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Thelias

Easy programming language

12 posts in this topic

OK folks, I need to know what progam is the easiest to learn but still powerful enough to brimg out a top notch game.
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Maybe you should define what you mean exactly with 'top notch', and what your previous experiences are in developing games, if any.

I can already tell you though that there's no such thing as a simple beginner-friendly program which allows you to make AAA quality games, and that it takes time, skill and dedication to build something decent.
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[quote name='Thelias' timestamp='1343043674' post='4962208']
OK folks, I need to know what progam is the easiest to learn but still powerful enough to brimg out a top notch game.
[/quote]

Also the intended platform makes a difference. Are you targeting iOS? Then you probably want to use ObjectiveC. Android? Then you'll want to learn Java. Windows PC? Your options are pretty much wide open but some popular choices would be C#, C++ or C. Edited by smr
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People I spoken to say "Python" is a good language to learn first.
If you ever played "EVE Online" it has been developed in "Stackless Python".
So why not take a look on Python and Stackless Python?

I can't say what platforms that uses Python. But if you are looking for PC.
Python might work.

But creating game is hard work in any language! Edited by FrozenSnake
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I think Python is really fun to start with, and PyGame is easy to learn.
The best about pygame.org is that you can download games that others have made, and take a look at there source code. Edited by Lars-Kristian
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You may want to investigate Alice.

[url="http://www.alice.org/"]http://www.alice.org/[/url]

[quote name='www.alice.org']
Alice is an innovative 3D [b]programming environment[/b] that makes it easy to create an animation for telling a story, playing an interactive game, or a video to share on the web. Alice is a freely available [b]teaching tool designed to be a student's first exposure to object-oriented programming[/b]. It allows students to [b]learn fundamental programming concepts[/b] in the context of creating animated movies and simple video games. In Alice, 3-D objects (e.g., people, animals, and vehicles) populate a virtual world and students create a program to animate the objects.

In Alice's interactive interface, students drag and drop graphic tiles to [b]create a program, where the instructions correspond to standard statements in a production oriented programming language, such as Java, C++, and C#[/b]. Alice allows students to immediately see how their animation programs run, enabling them to [b]easily understand the relationship between the programming statements and the behavior of objects[/b] in their animation. By manipulating the objects in their virtual world, [b]students gain experience with all the programming constructs[/b] typically taught in an introductory programming course.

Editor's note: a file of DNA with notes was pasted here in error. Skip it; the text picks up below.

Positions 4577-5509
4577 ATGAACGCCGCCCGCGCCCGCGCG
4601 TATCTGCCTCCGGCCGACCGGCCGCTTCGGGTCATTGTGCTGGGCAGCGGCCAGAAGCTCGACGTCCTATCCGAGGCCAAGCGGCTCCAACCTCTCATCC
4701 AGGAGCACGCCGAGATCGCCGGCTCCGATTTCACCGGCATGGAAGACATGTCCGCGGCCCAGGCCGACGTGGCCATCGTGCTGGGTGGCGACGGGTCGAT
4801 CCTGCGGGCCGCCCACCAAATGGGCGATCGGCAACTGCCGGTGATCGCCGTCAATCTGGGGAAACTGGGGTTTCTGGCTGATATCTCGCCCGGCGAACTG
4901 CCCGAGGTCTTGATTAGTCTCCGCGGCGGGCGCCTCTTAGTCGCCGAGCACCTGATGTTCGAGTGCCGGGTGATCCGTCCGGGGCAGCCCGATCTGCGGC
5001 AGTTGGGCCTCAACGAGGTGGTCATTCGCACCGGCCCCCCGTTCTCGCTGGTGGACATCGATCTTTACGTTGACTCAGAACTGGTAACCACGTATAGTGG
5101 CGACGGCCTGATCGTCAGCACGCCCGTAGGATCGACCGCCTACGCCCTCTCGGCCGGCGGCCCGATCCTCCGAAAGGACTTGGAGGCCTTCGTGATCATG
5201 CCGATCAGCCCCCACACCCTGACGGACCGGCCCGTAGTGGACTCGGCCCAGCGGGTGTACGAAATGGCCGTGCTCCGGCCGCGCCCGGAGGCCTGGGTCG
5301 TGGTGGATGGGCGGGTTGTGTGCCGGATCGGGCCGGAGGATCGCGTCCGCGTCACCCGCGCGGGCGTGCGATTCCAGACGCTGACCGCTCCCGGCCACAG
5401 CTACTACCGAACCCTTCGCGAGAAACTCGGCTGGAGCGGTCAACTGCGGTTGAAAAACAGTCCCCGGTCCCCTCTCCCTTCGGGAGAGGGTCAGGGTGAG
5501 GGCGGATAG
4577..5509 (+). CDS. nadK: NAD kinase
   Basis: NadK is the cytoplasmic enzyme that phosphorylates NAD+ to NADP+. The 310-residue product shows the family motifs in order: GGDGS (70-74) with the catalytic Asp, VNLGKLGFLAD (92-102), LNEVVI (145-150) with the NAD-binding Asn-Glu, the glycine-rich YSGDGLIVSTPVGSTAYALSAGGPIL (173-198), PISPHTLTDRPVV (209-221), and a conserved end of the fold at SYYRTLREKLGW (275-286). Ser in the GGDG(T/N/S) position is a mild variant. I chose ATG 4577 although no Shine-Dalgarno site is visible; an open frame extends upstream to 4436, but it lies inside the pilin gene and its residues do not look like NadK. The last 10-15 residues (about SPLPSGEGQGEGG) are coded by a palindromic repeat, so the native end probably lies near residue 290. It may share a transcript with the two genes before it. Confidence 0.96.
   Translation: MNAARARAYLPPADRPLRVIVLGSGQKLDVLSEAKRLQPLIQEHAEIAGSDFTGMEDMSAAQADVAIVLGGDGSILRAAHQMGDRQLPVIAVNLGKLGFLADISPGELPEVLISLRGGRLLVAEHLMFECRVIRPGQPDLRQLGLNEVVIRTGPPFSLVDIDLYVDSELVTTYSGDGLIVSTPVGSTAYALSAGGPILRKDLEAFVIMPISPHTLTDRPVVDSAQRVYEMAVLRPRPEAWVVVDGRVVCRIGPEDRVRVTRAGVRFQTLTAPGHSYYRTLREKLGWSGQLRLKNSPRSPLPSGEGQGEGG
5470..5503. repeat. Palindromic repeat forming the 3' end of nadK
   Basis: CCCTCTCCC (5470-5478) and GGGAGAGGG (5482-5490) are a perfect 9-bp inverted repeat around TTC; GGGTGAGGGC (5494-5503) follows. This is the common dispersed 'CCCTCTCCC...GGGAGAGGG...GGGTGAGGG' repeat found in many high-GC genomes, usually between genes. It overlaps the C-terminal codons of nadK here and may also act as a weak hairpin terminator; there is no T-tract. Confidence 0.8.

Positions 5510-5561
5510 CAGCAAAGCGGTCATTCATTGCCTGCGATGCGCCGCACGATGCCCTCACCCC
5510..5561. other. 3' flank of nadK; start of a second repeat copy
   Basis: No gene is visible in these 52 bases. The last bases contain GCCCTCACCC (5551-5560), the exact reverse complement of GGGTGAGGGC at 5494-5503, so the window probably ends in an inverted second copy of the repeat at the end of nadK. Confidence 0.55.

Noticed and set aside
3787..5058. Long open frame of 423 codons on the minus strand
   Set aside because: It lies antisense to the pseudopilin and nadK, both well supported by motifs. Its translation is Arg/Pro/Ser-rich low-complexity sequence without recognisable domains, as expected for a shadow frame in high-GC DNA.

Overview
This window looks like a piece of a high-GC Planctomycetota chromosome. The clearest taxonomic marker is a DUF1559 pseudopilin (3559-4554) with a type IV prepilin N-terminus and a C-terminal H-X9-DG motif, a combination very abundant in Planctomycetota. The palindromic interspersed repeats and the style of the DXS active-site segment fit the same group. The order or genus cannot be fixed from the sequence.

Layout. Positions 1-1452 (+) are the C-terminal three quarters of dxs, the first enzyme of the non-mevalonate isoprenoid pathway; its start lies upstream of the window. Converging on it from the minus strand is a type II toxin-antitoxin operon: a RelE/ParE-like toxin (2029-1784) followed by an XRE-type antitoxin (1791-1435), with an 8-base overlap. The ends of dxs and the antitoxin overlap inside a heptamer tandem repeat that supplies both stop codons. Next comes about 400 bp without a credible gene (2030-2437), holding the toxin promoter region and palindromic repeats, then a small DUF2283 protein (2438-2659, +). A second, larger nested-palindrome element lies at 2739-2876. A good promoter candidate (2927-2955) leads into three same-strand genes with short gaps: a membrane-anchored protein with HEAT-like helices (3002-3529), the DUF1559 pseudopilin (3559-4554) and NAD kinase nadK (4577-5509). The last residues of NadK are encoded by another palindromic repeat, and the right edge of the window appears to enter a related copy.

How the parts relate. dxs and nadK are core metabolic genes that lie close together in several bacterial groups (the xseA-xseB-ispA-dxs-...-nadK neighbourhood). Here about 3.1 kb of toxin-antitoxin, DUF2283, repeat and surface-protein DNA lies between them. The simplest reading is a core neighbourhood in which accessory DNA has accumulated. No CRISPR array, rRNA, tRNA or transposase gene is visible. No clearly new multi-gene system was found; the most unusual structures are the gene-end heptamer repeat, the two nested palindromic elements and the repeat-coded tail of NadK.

[/quote]
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Please specify your programming background.

If you have never programmed before, Python could be a good start. Many US universities are teaching python to freshmans.
I began learning C on my college and I liked it. C is nicely structured and adapts pretty well to programming logic.

If you are going to use Python pay attention to the following: python2.x and python3.x are very different. They are both python but they use a different system for data structures and other stuff that don't blend very well.
Sticky to one of them and check the additional libraries website (i.e pygame, panda3D, etc.) to see what version they support for your platform.

If you want to use an engine, maybe C# is a good choice. It is accepted on Unity3D and Microsoft's XNA.
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You could make some top notch arcade games pretty easily using Game Maker. You can combine drag and drop development with its built in programming language(GML). It's very well documented and basically spoon feeds you programming if that's what your looking for.
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[quote name='FrozenSnake' timestamp='1343070627' post='4962331']
People I spoken to say "Python" is a good language to learn first.
If you ever played "EVE Online" it has been developed in "Stackless Python".
So why not take a look on Python and Stackless Python?

I can't say what platforms that uses Python. But if you are looking for PC.
Python might work.

But creating game is hard work in any language!
[/quote]

Python is a good place for a beginner to start programming, but I wouldn't go around suggesting Stackless Python. Stackless Python is just an alternative implementation to the more widely used CPython interpreter. It's a bit naïve to suggest Stackless Python just because _a_ game (Eve Online) uses it, especially without solid justification. Stackless is designed to solve a very specific set of problems--problems which 99.9% of Python programmers (newbies especially) don't need to worry about.

References:
http://en.wikipedia.org/wiki/Stackless_Python
http://en.wikipedia.org/wiki/CPython
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[b]I second that motion for Game Maker!![/b] Only if its going to be a 2D game. GML as a programming language is like a flexible, simplified, easy to learn version of C. Also now with the new version you can port it to a bunch of different devices. [url="http://yoyogames.com"]http://yoyogames.com[/url] if you decide to check it out.
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